The answer is simple. Here in the real world, U.S.S. means “United States Ship.” In the 23rd century, after Earth has united together, the term now means “United Space Ship.” Hence, it refers both to the purpose of the vessels (space exploration) and the unity that first brought humanity to the stars in the first place.


Have you ever wanted to start a fight between Star Trek fans? You might think you have to do something like ask which captain is better or tell them Star Wars is cooler. However, the answer is much simpler: just ask them what class the first Enterprise was.

In the original show, the Enterprise and other vessels that looked like it were considered “Starship class.” Since that sounds pretty dang broad, the first technical manual (released in 1975) changed that to “Constitution class.” To this day, fans argue whether the technical manual retcon “counts” or we should go by the show (which even had this class in a plaque on the bridge).


Over the years, many fans have tried to describe the interior of the Enterprise. It’s a collection of wild colors and even wilder sets... what words could possibly sum it all up? As it turns out, Gene Roddenberry could sum it up in just three words: “Holiday Inn Style.”

The description makes sense, in its own special way. The ship functioned as much as the home of the crew as it did their vessel, so the design was meant to reflect the kind of “home away from home” vibe of a good hotel. And the franchise was consistent: years later, Picard’s ship managed to look even more like a Holiday Inn on the inside than Kirk’s did.


It’s a rookie mistake to assume that the original Enterprise only had one look. In reality, the look has been tweaked for any number of reasons across a variety of shows and movies. What’s fascinating, as Spock might say, is how close we got to getting an entirely new design.

Star Trek did not have a clean jump from television to film. Roddenberry actually wanted to have a sequel TV series called Star Trek: Phase II. Matt Jefferies was still onboard at this point, and he had several creative ideas to modify the original design (such as changing the engines and sensor dish). The success of Star Wars sent Trek to film, but we still ended up getting a new design.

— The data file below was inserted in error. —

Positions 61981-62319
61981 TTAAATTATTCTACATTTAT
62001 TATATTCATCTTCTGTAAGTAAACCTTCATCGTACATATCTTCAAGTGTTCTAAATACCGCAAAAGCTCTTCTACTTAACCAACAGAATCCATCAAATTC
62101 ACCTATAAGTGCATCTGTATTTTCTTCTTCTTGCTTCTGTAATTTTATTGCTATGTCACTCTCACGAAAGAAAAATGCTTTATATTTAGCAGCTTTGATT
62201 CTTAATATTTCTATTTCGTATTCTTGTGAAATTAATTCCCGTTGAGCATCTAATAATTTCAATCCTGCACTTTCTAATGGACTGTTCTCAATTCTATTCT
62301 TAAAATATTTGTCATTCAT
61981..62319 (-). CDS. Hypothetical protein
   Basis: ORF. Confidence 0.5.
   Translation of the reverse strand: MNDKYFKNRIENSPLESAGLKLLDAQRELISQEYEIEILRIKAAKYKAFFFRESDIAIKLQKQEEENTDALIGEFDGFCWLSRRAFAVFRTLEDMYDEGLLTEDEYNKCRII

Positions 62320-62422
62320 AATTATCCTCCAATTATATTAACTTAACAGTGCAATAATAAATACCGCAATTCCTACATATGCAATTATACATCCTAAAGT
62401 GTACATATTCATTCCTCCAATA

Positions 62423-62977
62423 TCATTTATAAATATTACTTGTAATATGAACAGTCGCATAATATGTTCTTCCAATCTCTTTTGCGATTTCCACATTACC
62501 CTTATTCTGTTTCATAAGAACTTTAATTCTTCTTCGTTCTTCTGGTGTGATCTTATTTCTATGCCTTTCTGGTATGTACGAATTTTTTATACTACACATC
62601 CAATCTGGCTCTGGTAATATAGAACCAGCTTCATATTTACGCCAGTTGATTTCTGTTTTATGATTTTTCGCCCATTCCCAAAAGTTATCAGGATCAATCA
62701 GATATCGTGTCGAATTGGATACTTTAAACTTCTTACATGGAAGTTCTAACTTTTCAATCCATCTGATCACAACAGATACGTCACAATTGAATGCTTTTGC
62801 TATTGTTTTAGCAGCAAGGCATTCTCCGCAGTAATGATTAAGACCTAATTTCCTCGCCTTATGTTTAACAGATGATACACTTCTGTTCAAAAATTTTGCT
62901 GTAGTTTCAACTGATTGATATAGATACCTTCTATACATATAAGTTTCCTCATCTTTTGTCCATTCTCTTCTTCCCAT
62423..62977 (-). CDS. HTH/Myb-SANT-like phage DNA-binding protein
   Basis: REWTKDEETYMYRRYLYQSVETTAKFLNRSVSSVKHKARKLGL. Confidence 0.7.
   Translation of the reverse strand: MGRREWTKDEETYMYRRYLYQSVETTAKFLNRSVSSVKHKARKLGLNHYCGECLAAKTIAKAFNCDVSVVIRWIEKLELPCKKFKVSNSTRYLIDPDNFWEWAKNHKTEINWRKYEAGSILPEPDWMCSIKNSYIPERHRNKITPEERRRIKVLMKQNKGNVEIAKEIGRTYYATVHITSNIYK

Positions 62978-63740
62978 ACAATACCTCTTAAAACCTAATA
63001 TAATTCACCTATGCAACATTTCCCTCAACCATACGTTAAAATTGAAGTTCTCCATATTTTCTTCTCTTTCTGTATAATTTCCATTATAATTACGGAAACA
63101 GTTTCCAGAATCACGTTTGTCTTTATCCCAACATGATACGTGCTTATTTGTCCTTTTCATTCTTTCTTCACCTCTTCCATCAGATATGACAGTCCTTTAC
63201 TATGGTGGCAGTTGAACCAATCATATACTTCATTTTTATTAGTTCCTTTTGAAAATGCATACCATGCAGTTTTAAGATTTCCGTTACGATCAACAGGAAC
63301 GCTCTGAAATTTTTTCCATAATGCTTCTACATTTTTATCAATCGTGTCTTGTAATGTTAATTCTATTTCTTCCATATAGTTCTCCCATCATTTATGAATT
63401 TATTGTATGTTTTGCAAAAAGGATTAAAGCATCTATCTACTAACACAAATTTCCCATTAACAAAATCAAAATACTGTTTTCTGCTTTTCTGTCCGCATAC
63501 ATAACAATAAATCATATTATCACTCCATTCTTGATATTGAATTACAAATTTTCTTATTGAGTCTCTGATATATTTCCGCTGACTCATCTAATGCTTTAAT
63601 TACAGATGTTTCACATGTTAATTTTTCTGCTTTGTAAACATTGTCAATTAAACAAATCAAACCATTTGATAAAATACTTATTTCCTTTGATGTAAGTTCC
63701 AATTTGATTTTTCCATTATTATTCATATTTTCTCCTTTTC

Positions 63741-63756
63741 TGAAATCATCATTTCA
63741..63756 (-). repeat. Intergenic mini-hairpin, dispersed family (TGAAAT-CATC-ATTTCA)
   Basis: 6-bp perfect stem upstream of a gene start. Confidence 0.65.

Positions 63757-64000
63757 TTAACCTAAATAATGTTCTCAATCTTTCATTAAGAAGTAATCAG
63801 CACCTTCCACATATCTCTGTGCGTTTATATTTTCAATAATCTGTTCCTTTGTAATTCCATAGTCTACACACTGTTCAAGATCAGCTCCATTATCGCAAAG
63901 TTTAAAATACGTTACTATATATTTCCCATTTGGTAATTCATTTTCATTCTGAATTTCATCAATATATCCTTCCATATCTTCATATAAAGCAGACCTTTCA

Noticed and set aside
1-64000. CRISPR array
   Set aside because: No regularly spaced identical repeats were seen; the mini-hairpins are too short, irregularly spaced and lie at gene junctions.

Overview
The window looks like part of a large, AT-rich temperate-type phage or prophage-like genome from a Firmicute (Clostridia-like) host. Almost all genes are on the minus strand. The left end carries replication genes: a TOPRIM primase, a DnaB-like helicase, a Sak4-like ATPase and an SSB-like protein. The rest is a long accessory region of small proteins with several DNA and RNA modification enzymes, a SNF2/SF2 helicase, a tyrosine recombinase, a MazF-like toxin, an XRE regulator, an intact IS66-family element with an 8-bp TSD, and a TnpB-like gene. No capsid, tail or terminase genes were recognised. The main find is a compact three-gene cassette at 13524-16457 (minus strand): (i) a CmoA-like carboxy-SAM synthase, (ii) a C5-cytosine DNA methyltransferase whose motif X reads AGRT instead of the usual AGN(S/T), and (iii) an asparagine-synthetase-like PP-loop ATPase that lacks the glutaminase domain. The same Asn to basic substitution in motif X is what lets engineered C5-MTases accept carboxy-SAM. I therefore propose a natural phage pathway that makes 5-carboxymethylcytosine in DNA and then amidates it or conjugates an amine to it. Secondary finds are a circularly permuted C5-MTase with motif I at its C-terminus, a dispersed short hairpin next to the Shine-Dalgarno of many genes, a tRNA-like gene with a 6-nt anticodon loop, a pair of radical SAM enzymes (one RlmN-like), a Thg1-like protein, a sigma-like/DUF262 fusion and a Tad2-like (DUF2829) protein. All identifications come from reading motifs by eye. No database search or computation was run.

On paper, the starship in the first three Trek movies was the same Enterprise from The Original Series. However, its look was changed pretty dramatically between TV and film. The look of the nacelles was changed, extra details were added, and the whole aesthetic got an art deco makeover.

Why all the changes? Within the Trek universe, the conceit is that the ship got retrofitted in-between Kirk’s five-year mission and the events of The Motion Picture. In reality, Roddenberry and crew needed a model with enough beauty and fine detail to look good when it was magnified onto a huge screen for film audiences.


When Trek made the leap from series to film, it was a bit of a double-edged sword (and no, we’re not just talking about how boring The Motion Picture is). A new Enterprise model was created for exterior ship shots. This model was eight feet long and a thing of total beauty... beauty that came at a price.

As it turns out, the eight-foot model was really difficult to physically move around for filming. In fact, it took eight of the crew and a forklift simply to get it into position! This may be one of the reasons why filmmakers weren’t too sad when the time came to blow the original ship up.


Like we said before, not everybody was in love with the new Enterprise model. One of the people who hated it the most was special effects supervisor Ken Ralston, who had to work with the model more than most people did. Fortunately, he would find a way to get his revenge.